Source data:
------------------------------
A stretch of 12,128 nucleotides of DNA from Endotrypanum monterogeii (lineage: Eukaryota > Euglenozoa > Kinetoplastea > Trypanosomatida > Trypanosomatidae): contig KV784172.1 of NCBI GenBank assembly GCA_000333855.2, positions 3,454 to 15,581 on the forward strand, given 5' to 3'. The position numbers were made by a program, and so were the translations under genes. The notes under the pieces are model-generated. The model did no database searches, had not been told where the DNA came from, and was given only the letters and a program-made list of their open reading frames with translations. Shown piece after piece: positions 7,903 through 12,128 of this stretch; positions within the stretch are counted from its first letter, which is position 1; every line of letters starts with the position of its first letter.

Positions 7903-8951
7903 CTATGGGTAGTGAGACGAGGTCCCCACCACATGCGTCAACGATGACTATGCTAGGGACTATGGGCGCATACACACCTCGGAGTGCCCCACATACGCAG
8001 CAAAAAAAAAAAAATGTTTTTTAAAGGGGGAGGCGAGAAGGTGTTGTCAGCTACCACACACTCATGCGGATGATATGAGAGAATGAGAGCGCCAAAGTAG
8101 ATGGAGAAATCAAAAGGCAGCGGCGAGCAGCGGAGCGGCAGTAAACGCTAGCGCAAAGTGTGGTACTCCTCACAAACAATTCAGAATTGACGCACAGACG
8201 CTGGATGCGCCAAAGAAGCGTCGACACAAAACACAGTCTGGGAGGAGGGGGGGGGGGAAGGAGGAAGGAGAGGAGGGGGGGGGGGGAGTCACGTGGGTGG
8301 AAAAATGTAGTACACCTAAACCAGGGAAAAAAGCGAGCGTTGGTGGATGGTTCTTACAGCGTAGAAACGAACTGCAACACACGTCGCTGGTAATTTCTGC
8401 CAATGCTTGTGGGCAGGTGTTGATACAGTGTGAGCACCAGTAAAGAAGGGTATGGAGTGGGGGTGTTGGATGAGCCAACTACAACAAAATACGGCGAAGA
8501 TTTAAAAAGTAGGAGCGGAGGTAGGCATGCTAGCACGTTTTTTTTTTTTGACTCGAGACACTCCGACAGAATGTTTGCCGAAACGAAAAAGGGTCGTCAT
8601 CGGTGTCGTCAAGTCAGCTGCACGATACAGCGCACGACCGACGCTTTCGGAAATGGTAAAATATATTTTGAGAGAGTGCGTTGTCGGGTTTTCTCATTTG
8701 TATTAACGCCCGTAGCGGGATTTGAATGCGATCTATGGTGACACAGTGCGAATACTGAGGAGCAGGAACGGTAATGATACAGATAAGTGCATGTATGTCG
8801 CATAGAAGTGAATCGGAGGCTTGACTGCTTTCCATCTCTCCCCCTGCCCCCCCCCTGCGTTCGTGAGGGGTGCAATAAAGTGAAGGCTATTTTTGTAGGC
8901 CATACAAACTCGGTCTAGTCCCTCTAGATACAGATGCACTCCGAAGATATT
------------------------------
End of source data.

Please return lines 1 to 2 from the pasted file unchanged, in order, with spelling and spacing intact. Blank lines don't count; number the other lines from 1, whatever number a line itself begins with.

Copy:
A stretch of 12,128 nucleotides of DNA from Endotrypanum monterogeii (lineage: Eukaryota > Euglenozoa > Kinetoplastea > Trypanosomatida > Trypanosomatidae): contig KV784172.1 of NCBI GenBank assembly GCA_000333855.2, positions 3,454 to 15,581 on the forward strand, given 5' to 3'. The position numbers were made by a program, and so were the translations under genes. The notes under the pieces are model-generated. The model did no database searches, had not been told where the DNA came from, and was given only the letters and a program-made list of their open reading frames with translations. Shown piece after piece: positions 7,903 through 12,128 of this stretch; positions within the stretch are counted from its first letter, which is position 1; every line of letters starts with the position of its first letter.

Positions 7903-8951